On Pride and Prejudice
A Little Friendly Advice
Is There Such a Thing When It Comes to Relationships?Â
We’ve all seen them. The mismatched couple. Maybe he’s an overbearing, egotistical bore who can spend hours talking about the merits of, well, himself. Maybe she’s putting in sixty-hour weeks while he’s at home breaking in the La-Z-Boy, demonstrating his ability to deftly juggle both the remote control and a cold bottle of Budweiser. Or maybe it’s just a matter of chocolate versus vanilla. Ginger versus Mary Ann. Po-tay-to versus po-tah-to.
In any case, usually, way before the separation is announced and the words irreconcilable differences are typed in triplicate by some city hall clerk, there are signs.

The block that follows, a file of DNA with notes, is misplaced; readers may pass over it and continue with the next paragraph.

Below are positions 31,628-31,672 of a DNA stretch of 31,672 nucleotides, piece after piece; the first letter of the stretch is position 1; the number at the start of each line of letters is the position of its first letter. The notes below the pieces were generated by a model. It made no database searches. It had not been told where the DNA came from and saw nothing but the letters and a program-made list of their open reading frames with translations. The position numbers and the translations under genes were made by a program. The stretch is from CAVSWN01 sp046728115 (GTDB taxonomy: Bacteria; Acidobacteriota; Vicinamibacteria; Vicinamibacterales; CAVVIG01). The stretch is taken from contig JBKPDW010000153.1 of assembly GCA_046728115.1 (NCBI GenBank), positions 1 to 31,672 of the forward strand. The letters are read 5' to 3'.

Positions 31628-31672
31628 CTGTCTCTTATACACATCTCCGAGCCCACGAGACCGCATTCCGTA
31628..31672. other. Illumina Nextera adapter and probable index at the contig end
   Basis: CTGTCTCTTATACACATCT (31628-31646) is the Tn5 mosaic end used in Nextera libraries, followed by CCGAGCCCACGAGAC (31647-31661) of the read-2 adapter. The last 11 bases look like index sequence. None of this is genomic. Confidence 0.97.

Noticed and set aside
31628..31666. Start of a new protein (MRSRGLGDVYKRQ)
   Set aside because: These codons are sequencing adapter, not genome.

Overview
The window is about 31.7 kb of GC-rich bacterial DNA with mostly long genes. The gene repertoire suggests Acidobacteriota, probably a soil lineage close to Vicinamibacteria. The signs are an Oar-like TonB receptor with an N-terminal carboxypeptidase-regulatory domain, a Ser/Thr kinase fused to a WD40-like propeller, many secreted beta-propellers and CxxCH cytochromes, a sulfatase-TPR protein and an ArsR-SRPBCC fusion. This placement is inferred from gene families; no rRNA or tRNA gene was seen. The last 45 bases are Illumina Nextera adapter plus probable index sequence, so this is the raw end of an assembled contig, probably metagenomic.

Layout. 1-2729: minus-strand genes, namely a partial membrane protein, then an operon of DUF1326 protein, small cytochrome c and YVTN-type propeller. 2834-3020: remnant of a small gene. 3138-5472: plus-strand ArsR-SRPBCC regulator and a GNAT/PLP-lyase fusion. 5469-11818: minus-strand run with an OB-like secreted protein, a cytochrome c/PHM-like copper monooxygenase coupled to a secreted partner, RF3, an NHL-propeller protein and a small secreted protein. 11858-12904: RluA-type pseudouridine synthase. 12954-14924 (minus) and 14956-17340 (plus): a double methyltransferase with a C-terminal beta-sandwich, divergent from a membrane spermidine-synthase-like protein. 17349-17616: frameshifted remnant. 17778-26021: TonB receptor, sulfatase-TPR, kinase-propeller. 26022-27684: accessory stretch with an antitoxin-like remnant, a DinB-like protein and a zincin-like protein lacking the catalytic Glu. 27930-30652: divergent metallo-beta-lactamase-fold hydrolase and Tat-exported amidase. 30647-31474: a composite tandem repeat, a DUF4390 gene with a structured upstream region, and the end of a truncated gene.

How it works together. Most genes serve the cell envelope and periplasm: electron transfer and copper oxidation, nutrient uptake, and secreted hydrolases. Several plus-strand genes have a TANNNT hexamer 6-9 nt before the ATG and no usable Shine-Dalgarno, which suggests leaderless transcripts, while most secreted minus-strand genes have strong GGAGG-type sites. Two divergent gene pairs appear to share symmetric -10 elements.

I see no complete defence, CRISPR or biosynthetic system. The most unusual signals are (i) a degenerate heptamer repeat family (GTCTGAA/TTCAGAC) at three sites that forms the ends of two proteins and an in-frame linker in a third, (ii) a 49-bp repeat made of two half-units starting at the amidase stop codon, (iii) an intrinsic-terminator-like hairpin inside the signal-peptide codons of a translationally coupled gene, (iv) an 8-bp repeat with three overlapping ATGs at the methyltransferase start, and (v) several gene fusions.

When Elizabeth Bennet receives an offer of marriage from William Collins she recognizes him for the self-important kiss-up he is. And she’s smart enough to gracefully refuse his kind offer, even if inside she’s struggling not to laugh at the absurdity of his proposal. So, when her best friend Charlotte comes to Elizabeth with the news of her own engagement–an engagement to one self-important kiss-up who, not three days before, was requesting her own hand in marriage–Elizabeth has a choice to make. Option number one: She can accept Charlotte’s explanation that she’s not getting any younger, that this may be her last shot at marriage, and wish her luck. Or, option number two: Elizabeth can do what it takes to keep her friend from making a huge mistake. After all, isn’t that what friends are for?
We’ve all heard the horror stories that sound like urban lore. Cautionary tales of brides and …